It is heartening to see recent articles on mental health (It's OK to seek help now and not wait till things get serious, Aug 1) and Forum letters (Way forward on mental health is to normalise counselling, Aug 6).
It is important to encourage people to speak out if they feel troubled and seek help early if required.
Stigma, unfortunately, remains entrenched in our society.
Many also feel hesitant to talk about their mental health because they do not want to burden someone else with their thoughts and emotions.
In a survey of 211 people that online counselling platform Talk Your Heart Out conducted on staff well-being at the workplace (in partnership with crowdsourcing platform OPPi), we found some contradictory findings.
When participants were asked if they would be comfortable should a colleague confide in them about mental health issues, 84 per cent said yes.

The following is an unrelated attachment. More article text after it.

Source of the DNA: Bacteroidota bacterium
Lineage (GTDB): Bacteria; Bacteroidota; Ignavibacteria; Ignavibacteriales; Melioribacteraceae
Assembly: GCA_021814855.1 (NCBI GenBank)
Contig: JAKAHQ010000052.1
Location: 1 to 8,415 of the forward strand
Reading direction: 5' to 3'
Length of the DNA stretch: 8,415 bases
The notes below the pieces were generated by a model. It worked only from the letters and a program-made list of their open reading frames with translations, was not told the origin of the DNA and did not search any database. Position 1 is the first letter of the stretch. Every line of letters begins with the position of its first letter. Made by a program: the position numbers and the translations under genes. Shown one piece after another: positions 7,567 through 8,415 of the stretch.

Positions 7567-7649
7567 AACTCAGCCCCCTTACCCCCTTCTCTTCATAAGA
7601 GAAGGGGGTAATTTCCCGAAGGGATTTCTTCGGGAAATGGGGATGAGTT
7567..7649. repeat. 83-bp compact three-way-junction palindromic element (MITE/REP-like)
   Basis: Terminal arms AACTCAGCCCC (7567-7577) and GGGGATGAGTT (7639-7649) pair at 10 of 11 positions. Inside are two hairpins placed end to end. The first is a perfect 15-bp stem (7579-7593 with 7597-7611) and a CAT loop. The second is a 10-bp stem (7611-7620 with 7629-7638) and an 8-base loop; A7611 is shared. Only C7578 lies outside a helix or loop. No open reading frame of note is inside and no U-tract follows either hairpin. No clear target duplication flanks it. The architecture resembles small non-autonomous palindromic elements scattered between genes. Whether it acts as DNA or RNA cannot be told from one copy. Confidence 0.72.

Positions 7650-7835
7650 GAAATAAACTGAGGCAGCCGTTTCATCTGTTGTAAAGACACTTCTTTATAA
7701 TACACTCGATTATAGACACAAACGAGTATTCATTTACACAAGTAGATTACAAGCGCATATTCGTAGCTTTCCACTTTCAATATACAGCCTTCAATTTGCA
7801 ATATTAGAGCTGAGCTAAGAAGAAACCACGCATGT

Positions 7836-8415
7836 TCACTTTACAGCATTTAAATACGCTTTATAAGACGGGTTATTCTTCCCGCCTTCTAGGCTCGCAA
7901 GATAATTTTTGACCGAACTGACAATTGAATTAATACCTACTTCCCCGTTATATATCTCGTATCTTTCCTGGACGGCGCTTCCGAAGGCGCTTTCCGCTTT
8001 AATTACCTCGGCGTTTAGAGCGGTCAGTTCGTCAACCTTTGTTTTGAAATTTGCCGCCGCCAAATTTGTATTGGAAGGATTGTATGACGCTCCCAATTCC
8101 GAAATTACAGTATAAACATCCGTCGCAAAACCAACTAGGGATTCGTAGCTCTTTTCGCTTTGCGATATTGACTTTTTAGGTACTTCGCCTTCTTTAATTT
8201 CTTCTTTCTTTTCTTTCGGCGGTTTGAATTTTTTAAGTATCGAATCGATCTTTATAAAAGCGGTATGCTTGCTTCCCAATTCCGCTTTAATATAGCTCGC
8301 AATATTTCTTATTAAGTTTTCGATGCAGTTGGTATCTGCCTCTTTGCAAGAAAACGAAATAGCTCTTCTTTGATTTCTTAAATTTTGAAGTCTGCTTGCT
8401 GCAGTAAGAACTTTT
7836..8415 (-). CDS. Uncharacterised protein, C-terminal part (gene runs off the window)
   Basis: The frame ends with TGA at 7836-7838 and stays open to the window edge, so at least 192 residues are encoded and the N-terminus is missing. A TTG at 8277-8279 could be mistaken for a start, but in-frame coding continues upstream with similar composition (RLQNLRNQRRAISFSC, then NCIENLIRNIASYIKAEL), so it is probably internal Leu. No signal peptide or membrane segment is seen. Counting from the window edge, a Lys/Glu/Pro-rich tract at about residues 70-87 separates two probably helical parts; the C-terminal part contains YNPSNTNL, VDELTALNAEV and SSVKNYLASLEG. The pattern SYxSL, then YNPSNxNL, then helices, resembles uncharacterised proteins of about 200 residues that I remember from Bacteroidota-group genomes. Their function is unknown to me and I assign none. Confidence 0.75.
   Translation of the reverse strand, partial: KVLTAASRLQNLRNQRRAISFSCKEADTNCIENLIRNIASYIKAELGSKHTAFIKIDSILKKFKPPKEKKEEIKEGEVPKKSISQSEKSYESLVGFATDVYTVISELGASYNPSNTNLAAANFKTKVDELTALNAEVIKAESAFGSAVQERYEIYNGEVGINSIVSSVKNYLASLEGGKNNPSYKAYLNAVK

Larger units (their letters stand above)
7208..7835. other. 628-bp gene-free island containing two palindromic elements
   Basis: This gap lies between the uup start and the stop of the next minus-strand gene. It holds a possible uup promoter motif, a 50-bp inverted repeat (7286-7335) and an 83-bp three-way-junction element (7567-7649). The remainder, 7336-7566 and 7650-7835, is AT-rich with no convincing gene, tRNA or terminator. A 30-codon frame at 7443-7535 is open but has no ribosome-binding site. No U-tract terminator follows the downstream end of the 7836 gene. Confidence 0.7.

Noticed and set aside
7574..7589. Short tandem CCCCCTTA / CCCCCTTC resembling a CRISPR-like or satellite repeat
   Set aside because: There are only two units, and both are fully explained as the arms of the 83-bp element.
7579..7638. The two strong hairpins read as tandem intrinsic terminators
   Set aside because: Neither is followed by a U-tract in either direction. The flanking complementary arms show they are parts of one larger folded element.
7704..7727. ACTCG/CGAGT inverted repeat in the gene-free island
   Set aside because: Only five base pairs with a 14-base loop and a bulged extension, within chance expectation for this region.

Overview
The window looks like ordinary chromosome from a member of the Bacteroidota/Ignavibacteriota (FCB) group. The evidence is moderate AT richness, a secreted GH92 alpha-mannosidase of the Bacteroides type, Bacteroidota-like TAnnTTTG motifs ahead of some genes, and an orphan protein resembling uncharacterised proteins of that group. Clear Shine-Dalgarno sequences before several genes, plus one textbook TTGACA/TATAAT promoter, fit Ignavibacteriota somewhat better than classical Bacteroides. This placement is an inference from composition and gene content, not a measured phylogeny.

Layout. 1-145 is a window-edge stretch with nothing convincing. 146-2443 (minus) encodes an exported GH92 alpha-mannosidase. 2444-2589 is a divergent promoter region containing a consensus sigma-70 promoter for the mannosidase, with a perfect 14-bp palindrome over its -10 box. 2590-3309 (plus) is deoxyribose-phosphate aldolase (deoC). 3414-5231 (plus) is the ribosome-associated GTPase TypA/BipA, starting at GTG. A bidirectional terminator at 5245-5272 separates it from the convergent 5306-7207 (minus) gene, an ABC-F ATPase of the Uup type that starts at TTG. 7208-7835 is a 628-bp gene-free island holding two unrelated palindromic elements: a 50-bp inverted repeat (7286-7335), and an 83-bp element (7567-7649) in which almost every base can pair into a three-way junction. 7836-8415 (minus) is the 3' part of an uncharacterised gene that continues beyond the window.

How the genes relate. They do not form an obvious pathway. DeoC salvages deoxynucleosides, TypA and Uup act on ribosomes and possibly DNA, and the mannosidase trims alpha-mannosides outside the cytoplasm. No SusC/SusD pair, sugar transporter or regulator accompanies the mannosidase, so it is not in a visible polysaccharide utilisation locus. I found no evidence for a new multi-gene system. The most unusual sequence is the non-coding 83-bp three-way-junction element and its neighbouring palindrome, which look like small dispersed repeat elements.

But 54 per cent also agreed with the statement "I find it unnecessary to talk about my personal issues at the workplace since they do not affect my colleagues".
The takeaway is this: People want to help others but feel hesitant asking for help themselves.
While the culture at workplaces and schools will take time to change, Singaporeans can take small steps to push the needle.
They do not have to wait for the system or those in leadership positions to change before they have more open mental health conversations in school or at the workplace.
When was the last time you shared how you were feeling, with colleagues, classmates or juniors?
If you do, more often than not, you will find someone who cares and is actually willing to listen and provide support.
Talk Your Heart Out